Bhutan LGBTI Resources

(See Below for Case Law, Evidence of Public Attitudes, NGOs that Assist or Advocate on LGBTI issues, and Country of Origin LGBTI Specialists)


Bhutan is a small constitutional monarchy nestled between India and China, and its recent constitution of 2008 acknowledges Mahayana Buddhism as its principle inspiration. The Constitution also drew from those of other countries, in particular that of South Africa in recognition of its focus on human rights. No reference is made to the Universal Declaration of Human Rights in the Constitution, though Article 9, Principles of State Policy does include:

‘20. The State shall strive to create conditions that will enable the true and sustainable development of a good and compassionatesociety rooted in Buddhist ethos and universal human values.’ This could be considered an acknowledgement of values similar to those enshrined in the United Nations Charter. 

Fundamental Rights for Bhutanese citizens are contained in Article 7:

‘1. All persons shall have the right to life, liberty and security of person and shall not be deprived of such rights except in accordance with the due process of law.

15. All persons are equal before the law and are entitled to equal and  effective protection of the law and shall not be discriminated against on the grounds of race, sex, language, religion, politics or other status.’ 

The constitution does however allow the State to restrict these rights: 

‘22. Notwithstanding the rights conferred by this Constitution, nothing in this Article shall prevent the State from subjecting reasonable restriction by law, when it concerns:

(b) The interests of peace, stability and well-being of the nation;

(d) Incitement to an offence on the grounds of race, sex, language, religion or region.’

This allows for the laws against sodomy laid out in the Penal Code of Bhutan to remain, at least legally, consistent with the constitution.

Chapter 14, Section 213 of the Penal Code states:

‘Unnatural Sex.

A defendant shall be guilty of the offence of unnatural sex, if the defendant engages in sodomy or any other sexual conduct that is against the order of nature.’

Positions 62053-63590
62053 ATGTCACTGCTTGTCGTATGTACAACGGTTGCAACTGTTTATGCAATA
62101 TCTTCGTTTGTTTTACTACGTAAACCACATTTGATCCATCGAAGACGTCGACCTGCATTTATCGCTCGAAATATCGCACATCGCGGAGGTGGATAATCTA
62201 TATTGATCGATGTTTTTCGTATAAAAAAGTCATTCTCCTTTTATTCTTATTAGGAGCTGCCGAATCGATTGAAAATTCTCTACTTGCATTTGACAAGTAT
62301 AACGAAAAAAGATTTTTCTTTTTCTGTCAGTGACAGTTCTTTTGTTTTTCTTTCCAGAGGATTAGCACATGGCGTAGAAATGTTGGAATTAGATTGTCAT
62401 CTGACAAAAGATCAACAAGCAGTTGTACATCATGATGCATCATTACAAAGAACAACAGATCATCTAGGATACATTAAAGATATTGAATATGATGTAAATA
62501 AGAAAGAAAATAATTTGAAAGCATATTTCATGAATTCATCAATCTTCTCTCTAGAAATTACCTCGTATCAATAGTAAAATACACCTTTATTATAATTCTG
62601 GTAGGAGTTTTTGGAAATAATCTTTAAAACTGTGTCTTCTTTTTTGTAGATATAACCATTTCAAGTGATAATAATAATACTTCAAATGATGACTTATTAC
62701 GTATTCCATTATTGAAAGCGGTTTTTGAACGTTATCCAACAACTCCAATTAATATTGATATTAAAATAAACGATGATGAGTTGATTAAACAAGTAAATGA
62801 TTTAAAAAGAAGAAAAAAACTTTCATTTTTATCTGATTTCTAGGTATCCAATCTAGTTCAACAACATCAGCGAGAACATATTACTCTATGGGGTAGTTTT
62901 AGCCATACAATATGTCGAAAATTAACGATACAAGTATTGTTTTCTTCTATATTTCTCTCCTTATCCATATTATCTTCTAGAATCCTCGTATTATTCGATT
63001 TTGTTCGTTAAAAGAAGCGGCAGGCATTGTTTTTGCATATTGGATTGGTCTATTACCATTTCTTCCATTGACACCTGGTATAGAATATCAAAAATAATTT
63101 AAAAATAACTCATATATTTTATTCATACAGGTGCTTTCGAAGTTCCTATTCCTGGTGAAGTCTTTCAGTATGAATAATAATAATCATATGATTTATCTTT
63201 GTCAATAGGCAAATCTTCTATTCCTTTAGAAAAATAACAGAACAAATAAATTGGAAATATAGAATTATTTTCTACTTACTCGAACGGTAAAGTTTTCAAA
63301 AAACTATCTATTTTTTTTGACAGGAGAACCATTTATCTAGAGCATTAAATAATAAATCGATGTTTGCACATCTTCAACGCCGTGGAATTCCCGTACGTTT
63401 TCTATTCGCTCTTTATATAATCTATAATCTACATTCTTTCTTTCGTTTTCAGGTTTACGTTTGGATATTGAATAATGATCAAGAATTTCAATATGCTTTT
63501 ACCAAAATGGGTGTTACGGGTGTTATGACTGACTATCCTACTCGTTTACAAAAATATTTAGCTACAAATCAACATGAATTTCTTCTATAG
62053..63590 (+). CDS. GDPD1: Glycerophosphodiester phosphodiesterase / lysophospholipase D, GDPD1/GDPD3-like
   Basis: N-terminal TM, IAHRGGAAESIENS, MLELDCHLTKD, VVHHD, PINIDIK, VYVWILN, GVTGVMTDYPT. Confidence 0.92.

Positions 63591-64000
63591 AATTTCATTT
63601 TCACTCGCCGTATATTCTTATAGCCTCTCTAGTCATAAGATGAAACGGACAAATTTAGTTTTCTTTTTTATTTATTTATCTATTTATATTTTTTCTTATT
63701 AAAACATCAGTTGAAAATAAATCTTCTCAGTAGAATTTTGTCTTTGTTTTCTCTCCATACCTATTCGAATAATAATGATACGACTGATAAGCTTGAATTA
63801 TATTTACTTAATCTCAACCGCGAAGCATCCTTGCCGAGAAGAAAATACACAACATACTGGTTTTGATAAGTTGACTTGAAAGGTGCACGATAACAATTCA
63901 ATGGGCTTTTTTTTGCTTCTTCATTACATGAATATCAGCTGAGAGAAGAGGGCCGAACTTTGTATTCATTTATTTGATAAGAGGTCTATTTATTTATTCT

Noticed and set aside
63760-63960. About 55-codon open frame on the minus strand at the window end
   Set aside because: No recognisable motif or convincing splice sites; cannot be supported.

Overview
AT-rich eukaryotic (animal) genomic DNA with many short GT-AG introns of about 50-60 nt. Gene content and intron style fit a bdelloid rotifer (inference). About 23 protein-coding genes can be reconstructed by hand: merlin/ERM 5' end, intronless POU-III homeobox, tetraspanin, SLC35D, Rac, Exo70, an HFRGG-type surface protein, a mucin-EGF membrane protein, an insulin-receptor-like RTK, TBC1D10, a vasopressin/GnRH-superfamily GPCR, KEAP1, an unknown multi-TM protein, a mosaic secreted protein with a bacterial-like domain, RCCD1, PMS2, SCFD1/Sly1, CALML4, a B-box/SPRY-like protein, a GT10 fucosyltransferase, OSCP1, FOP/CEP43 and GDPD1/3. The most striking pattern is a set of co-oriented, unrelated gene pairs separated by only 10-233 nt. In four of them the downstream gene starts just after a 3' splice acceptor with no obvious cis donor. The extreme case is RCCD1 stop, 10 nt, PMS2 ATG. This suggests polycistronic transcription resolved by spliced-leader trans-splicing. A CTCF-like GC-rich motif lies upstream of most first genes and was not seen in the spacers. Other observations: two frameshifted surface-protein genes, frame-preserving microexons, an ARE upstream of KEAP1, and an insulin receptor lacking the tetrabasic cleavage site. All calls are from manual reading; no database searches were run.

Section 214 grades unnatural sex as a ‘petty misdemeanor’, putting it in the same class as bestiality, marital rape and sexual harassment.

Chapter 2 Section 3 classifies as follows:

‘(c) A crime shall be petty misdemeanor, if it is so designated in this Penal Code or other laws andprovides for a maximum term of imprisonment of less than one year and a minimum term of one month for the convicted defendant.’


No published cases have been found. There is no record of Section 213 of the Penal Code ever being instigated. We would be grateful if users of this website are able to refer us to any that they know of which involved LGBTI cases from the Bhutan. There are also no cases available of refugees claiming asylum elsewhere on account of LGBTI persecution from within Bhutan.


No research currently available cites any cases that have prosecuted individuals under Chapter 14 Sections 213-214 of the Penal Code, either women or men. Articles on suggest that this is down to public ignorance about the existence of any LGBTI community and a deep respect for privacy that the nation has always espoused. Interviews with Global Gayz indicate that most homosexual men are in heterosexual marriages with a family and that sole commitment to homosexual relationships is rare. Gender reassignment is not recognised as an offence, but no evidence could be found to suggest that the operation is available in Bhutan or that there is any recognition of trans gender individuals by most ordinary Bhutanese people. 

Despite the lack of enforcement the Bhutanese government has not accepted recommendations from Canada during the 2009 Universal Periodic Review to decriminalise sodomy. In March 2010 the Government formally rejected the recommendations, responding that laws on sodomy between consenting adults would be reviewed when there was a felt need and desire from the Bhutanese people.

The Bhutanese government did not sign the Franco/Dutch initiated statement presented to the UN in December 2008 that condemned discrimination and prejudice based on sexual orientation or gender identity. Nor did it sign the opposing statement backed by the Arab League.


No records could be found of any NGOs working within Bhutan focussing on the rights of LGBTI. Bhutan’s long history of self isolation has only recently started changing. This, coupled with a long history of ruling governments’ hostility towards human rights and NGOs, may help explain the continuing lack of information on local and international NGOs working there. Readers who have more information on this are encouraged to get in touch with the contact below.


We have no specialist on LGBTI for Bhutan, but would welcome suggestions.



Researched by Edward Mundy

Email: ed [dot] mundy [dot] uk [at] gmail [dot] com ([at]